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The Influence of Confucianism on Imperial Chinese Law

Written by Akshita Singh for International Criminal Law.

A brief glimpse into confucianism and legalism, and why they played an important role in forming the contents of China's Imperial law. This article unearths how a person's social class, gender and age presented differential treatment by the law, according to the categories a person falls into.

Confucianism has been a predominant influence on Chinese culture and law, particularly in the past. In this article, we will discuss how the elements of Confucianism began to influence imperial Chinese law during the reign of the Han and the Qing dynasties, and the key characteristics of the law code which were inspired by Confucianism ideology.  

Confucianism and Legalism: A History

Before the founding of the Han dynasty, an intense power struggle between the Legalists and the Confucianists took place in the effort to establish their ideological dominance. The Legalists wanted the King to have strict control over the people and to do so, the establishment of a bureaucracy to achieve this. The formation of a law code was proposed and came to fruition during the Qing dynasty. Punishments were harsh for even minor offences to plant fear amongst the people and prevent crime altogether. Legalists believed that man was inherently evil and that only a disciplined law code could keep society from descending into chaos.  

Confucianists, on the other hand, focussed on the inherent goodness of man and held a deep suspicion of law because they believed that the traditional order was enough to maintain harmony. However, with the increase in the formulation of law codes by dynasties Confucianists eventually acquiesced to the idea of law governing the society. 

The rivalry continued with legalism remaining the dominant ideology for a long time, helping dynasties set up vast bureaucracies. However, the harsh and excessive punishments made them unpopular amongst the masses and with the founding of the Han Dynasty, law underwent a transformation process through Confucianism which was considered a more peaceful belief. Values such as filial piety, family ideology, righteousness and moral virtue became the cornerstone of the legal system.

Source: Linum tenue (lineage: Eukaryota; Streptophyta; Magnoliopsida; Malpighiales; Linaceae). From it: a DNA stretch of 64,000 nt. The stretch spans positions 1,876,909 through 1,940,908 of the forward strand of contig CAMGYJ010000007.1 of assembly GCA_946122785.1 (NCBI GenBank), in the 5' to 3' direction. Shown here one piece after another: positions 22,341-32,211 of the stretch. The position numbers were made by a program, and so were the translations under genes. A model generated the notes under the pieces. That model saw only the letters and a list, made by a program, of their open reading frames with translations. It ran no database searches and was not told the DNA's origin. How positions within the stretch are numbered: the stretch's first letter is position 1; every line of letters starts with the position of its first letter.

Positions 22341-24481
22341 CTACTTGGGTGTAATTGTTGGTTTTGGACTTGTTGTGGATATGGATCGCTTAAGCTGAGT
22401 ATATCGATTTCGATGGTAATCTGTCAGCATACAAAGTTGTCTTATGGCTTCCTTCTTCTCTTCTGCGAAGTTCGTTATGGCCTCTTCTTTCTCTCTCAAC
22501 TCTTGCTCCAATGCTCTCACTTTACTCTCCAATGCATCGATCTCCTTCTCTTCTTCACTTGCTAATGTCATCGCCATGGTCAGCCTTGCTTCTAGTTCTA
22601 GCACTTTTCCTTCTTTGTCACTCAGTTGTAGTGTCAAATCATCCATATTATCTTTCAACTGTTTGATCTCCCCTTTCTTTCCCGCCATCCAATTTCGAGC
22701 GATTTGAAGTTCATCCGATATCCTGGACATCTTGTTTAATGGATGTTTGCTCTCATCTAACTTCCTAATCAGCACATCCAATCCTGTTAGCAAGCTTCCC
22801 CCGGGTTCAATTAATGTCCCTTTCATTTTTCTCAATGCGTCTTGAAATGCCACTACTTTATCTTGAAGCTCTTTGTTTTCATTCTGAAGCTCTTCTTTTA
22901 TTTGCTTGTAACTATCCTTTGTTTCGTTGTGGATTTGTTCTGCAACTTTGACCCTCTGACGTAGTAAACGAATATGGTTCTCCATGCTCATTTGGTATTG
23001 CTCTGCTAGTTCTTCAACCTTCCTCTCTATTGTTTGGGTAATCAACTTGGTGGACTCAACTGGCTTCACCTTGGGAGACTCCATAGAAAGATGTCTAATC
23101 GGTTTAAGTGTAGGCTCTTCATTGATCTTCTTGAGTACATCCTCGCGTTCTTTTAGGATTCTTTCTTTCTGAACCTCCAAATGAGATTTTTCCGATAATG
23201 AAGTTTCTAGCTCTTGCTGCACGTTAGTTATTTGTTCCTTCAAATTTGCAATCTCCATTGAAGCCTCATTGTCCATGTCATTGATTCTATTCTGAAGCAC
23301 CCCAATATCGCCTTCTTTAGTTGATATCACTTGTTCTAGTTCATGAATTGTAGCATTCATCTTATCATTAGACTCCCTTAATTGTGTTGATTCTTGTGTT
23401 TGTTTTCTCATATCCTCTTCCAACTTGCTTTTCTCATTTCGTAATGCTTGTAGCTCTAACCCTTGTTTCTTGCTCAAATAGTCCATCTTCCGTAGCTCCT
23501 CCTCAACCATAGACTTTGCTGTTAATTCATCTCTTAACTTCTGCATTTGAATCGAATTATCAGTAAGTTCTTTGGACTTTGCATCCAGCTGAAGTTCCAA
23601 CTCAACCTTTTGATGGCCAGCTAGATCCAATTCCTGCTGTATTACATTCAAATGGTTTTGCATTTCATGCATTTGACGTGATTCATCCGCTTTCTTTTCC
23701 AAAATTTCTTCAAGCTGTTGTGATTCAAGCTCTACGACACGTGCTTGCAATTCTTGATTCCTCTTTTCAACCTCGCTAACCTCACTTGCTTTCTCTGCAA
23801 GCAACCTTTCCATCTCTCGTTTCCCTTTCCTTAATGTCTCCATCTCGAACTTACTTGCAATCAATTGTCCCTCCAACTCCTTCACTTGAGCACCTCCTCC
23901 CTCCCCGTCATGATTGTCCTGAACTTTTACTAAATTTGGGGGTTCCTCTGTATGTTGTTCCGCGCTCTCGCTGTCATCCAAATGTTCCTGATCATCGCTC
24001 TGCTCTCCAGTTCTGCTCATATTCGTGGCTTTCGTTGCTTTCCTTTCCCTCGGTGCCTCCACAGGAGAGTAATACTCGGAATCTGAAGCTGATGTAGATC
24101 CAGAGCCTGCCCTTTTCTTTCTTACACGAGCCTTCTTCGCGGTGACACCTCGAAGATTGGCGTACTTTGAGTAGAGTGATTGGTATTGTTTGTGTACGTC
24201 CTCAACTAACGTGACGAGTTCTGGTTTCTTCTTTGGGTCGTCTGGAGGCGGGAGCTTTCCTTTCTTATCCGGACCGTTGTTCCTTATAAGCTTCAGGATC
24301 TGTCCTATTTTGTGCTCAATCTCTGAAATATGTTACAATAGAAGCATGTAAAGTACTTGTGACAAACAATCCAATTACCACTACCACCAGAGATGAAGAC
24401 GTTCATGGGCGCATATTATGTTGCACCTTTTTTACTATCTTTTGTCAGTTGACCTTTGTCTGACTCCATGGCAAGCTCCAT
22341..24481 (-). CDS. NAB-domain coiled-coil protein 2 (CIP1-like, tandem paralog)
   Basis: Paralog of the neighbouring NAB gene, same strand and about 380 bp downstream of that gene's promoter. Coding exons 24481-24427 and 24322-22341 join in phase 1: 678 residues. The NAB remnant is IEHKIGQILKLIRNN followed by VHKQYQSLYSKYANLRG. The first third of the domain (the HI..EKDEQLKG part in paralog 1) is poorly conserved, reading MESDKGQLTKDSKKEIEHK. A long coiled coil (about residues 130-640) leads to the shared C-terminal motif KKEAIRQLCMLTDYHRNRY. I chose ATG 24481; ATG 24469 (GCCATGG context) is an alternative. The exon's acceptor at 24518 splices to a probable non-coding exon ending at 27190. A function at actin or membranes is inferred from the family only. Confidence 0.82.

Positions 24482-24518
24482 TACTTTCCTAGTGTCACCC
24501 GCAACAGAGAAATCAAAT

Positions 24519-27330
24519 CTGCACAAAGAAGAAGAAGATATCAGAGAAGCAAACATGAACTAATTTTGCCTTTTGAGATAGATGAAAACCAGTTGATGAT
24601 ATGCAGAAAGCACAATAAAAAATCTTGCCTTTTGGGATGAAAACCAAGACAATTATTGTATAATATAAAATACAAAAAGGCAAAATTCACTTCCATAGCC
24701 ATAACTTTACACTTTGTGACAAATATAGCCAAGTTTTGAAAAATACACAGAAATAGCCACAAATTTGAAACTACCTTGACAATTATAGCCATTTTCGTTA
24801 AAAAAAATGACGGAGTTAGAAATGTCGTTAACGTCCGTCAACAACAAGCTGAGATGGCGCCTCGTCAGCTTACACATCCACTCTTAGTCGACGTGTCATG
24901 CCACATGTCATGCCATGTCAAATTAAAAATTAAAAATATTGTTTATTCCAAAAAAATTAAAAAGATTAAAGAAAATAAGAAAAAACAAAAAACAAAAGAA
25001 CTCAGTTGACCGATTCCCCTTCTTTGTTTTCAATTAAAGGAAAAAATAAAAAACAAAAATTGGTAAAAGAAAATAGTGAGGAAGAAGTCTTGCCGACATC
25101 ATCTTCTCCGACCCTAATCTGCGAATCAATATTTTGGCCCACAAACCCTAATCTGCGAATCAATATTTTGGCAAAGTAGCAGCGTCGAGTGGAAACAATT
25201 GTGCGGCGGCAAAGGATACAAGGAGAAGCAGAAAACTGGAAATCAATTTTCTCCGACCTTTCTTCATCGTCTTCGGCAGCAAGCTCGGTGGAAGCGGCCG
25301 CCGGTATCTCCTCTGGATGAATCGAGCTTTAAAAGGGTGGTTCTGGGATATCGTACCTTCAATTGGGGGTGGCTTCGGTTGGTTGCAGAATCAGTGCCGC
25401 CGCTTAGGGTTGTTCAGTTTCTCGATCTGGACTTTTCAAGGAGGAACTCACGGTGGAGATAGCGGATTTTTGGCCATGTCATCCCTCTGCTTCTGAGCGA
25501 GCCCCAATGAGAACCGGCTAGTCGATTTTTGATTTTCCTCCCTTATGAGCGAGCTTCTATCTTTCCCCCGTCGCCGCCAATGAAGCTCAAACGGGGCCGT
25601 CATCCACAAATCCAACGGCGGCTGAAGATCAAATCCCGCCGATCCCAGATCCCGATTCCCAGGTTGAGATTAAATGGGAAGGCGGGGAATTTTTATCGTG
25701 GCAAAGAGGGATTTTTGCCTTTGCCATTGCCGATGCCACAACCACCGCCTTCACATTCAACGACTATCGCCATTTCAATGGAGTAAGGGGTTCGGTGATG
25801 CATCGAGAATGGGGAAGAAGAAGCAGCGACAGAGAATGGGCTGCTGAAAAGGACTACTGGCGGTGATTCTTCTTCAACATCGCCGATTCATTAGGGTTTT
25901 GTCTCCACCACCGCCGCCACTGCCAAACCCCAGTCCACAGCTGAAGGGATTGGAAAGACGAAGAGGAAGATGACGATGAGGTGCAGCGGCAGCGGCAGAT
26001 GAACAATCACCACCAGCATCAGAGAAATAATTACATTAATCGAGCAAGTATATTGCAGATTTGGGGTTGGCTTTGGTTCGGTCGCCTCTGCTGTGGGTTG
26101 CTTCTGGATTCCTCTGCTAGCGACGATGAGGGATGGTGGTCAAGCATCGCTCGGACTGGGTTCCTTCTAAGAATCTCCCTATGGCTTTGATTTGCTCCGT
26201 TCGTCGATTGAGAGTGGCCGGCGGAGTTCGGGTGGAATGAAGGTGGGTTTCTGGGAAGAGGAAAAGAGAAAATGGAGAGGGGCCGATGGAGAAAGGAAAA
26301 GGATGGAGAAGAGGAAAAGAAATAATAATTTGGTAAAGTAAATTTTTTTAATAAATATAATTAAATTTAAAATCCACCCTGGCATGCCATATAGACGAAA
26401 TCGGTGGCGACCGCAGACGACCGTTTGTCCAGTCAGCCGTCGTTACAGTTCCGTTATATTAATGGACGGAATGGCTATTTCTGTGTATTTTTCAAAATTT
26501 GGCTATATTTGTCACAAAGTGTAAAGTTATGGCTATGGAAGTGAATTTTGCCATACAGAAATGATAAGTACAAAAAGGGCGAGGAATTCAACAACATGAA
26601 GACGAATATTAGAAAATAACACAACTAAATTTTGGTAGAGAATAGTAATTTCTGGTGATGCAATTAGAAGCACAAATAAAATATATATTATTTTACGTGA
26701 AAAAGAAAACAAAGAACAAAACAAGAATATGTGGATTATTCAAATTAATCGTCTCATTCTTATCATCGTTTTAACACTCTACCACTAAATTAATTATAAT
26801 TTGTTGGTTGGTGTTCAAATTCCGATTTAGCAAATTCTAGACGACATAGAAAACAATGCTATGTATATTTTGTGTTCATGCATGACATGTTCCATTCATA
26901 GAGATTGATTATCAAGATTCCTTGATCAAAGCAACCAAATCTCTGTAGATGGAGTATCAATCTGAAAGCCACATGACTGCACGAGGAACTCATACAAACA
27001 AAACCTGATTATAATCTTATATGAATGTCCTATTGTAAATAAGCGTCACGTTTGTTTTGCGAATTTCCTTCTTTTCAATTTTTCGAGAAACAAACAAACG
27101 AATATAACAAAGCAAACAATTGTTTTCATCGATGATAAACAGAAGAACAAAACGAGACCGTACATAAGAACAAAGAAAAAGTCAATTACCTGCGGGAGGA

Crime, Punishment and Social Ranks

Confucians believed in the punishment according to the crime committed. The motive was extremely important and thus we find mentions of premeditated homicide and homicide by accident having different levels of punishments. The codes also provided penalties that differed sharply according to the relative class status of the offender and his victim. For example, decapitation was the penalty for a slave who struck his master (irrespective of injury), whereas no penalty was attached to a master who injured a slave unless it led to death.  

The codes recognized entire categories of persons as deserving of special judicial procedure which distinguished and elevated them as a whole from the great mass of commoners. 8 groups received this consideration. Some of the groups in question were members of the imperial family, descendants of former imperial houses, and "persons of great merit," but by far the most significant category was that of high officials and their immediate family members. They could not be arrested, investigated, or tortured without permission of the emperor; the sentences of those found guilty of an offence were subject to consideration by the emperor for a possible reduction and rather than physical punishments, most of the time they were subjected to monetary fines, reduction in the official rank, or dismissal from the civil service.